Haunted Wachusett Dam & Reservoir

We hear about Quabbin Reservoir a lot, but little has been written about the Wachusett Dam and Reservoir.  That project was the first to confiscate land, homes, and properties to create a larger water supply for the thirsty residents of Boston.   Quabbin was the second and larger water supply, carried out by politicians, to give water, and themselves, the comfort they needed at the expense of others.

The Wachusett Dam and Reservoir Project was begun in 1897 and completed in 1905.  Four towns in Worcester County, MA became the target of the land grab.  Clinton, Spencer, Boylston, and West Boylston forfeited over 4000 acres to create a roughly eight mile by two mile water basin for people living on the east coast of the state.

Hundreds of people lost their homes, their livelihoods, churches, stores, their land, and their cemeteries.  Houses, churches, and factories were moved, but mostly they were razed.  It is said that over 4000 bodies were removed and some re-interred in St. John’s Cemetery in Lancaster.  There is an isle in the reservoir named Cemetery Island.  It’s the site of the initial St. John’s Cemetery where many residents were buried.  I wonder, though, if some that had passed on were perhaps laid to rest on a family property, as was sometimes the case back then – what happened to those remains?

These people being forced to move lost a way of life they were familiar with.  Many didn’t know where they were going. They didn’t know what to do.  They no longer had jobs and they had no way to provide for themselves.  There was no government assistance at that time. Residents could no longer go to their churches to seek solace.  Visiting those that had passed on may not have been as easy anymore, either.  After exhumation, coffins were stacked on wagons six high.  Tombstones were carried away, too, but some were lost or broken along the way.  And, how did they identify who went where?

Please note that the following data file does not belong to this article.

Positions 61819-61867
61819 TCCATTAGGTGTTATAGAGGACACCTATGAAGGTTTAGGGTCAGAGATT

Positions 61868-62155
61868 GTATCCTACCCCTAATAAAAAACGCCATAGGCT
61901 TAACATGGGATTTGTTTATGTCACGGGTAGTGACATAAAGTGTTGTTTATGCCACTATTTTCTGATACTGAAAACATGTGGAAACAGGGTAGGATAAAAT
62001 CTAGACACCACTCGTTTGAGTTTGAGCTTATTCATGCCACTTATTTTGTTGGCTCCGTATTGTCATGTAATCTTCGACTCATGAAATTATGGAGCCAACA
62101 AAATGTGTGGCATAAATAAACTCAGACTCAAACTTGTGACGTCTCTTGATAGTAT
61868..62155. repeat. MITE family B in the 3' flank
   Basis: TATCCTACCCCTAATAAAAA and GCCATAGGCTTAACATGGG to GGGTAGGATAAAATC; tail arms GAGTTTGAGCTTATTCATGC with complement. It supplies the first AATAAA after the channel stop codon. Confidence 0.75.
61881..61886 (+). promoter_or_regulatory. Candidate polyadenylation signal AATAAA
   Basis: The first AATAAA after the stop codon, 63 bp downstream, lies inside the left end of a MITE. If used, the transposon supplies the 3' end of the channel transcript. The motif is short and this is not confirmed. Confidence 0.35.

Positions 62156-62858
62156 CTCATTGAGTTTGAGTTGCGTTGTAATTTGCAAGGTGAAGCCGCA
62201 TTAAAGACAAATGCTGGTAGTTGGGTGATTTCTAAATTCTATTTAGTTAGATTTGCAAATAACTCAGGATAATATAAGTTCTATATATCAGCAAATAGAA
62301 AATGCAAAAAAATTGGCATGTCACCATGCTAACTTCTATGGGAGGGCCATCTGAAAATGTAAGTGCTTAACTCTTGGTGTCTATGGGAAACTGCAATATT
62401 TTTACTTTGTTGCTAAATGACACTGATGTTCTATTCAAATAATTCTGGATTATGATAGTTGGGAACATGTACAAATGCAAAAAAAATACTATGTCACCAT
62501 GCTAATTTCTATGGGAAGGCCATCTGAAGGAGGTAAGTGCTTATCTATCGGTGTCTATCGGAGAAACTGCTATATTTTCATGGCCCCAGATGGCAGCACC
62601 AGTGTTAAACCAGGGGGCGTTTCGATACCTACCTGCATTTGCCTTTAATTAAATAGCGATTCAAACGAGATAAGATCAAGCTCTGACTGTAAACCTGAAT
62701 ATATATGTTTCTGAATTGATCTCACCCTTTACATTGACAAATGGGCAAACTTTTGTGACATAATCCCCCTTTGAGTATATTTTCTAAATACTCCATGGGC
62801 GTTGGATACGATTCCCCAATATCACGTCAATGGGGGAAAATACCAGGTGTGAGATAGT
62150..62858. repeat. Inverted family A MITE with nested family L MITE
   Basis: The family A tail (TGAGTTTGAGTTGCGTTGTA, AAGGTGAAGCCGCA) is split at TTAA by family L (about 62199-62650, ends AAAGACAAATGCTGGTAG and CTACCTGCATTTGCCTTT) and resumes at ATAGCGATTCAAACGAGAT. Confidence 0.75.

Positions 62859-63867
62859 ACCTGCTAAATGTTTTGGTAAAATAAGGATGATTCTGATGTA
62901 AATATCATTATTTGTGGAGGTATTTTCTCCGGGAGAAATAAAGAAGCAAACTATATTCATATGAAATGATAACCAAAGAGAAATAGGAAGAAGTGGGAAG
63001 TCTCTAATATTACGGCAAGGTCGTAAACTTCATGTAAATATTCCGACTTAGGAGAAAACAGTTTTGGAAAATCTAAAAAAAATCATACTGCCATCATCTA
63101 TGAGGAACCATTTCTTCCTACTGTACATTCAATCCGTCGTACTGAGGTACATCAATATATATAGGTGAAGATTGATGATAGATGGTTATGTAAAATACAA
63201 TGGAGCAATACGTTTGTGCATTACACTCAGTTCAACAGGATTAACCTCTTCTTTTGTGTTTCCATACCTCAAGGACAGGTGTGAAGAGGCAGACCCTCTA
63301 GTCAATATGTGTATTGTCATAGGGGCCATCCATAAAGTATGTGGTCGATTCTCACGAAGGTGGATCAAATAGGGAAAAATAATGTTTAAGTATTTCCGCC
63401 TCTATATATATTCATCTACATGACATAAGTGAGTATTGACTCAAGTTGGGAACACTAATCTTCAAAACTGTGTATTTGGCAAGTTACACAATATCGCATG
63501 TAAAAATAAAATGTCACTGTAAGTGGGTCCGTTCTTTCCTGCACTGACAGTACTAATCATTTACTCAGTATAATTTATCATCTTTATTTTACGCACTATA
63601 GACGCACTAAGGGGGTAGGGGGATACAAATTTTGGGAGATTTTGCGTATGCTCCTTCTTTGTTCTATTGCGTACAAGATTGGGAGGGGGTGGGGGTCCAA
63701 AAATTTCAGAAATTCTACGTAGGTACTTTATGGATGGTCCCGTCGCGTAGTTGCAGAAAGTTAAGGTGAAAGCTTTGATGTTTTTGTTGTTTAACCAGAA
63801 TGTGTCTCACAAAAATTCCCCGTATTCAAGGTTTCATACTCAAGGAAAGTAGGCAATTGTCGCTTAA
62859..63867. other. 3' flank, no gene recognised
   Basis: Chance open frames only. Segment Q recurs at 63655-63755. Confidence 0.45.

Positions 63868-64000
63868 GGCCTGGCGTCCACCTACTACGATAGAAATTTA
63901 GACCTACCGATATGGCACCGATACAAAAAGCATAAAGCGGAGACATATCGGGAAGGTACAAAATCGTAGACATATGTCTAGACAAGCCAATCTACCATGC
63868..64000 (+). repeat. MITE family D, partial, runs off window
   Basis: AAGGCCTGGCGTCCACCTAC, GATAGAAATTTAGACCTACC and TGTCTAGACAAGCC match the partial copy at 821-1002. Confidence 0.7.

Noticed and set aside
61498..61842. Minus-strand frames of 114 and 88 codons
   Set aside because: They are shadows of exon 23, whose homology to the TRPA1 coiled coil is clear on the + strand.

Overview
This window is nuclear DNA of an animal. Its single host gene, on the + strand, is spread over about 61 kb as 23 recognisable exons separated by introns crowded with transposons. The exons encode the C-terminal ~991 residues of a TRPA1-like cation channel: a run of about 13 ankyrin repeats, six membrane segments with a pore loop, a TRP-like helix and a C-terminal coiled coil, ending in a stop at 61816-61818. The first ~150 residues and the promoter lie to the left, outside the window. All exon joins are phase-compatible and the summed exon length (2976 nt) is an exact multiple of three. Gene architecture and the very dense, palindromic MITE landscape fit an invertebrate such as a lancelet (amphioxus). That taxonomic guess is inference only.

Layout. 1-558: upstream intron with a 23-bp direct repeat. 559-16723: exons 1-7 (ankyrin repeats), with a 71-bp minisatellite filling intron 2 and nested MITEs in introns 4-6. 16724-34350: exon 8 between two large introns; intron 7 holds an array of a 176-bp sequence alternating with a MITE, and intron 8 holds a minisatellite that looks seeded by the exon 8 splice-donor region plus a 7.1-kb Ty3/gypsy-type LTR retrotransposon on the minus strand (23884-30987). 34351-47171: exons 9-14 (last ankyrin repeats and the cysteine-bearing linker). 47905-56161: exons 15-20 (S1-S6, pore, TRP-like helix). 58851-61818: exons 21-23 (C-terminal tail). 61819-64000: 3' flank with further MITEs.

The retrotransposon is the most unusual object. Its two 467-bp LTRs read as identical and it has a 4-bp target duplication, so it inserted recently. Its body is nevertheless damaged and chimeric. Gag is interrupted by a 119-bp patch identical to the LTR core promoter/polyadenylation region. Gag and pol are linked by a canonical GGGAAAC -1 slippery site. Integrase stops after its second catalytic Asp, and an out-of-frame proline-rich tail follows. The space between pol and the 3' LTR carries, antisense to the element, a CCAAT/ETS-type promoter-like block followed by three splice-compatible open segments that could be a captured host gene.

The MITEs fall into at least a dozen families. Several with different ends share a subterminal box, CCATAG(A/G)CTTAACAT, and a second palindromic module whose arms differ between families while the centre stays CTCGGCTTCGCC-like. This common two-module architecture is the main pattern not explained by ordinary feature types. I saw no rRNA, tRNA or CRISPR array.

This event has been mostly forgotten today, unless you live around that area.  The water for Boston laps the shores around Boylston, West Boylston, Clinton, Spencer, and Cemetery Island. It still harbors the energies of those who used to call it home and of the many who died working on the construction of the dam and reservoir.

Like Quabbin, this area seems to have a different energy.  It feels haunted by emotions of the past.  Black masses that cannot be explained are seen by some.  Lights have been observed meandering around the trees on Cemetery Island.  Shadows are seen walking in the area. Whistles that seem to come from the water can be heard.  It has been said that if you hear a whistle and return it,  you’ll get an answer.  This is not a residual energy….it’s an energy in the here and now.  Intelligent responses imply there is still active energy existing in the area.  Some have even heard disembodied voices.

It doesn’t seem fair.  Boston gets water and others get loss and hauntings.

– ashanta

Please see our other article on Quabbin  published as:

A Reservoir that Has Created More than Drinking Water

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A Mystic Experience in CT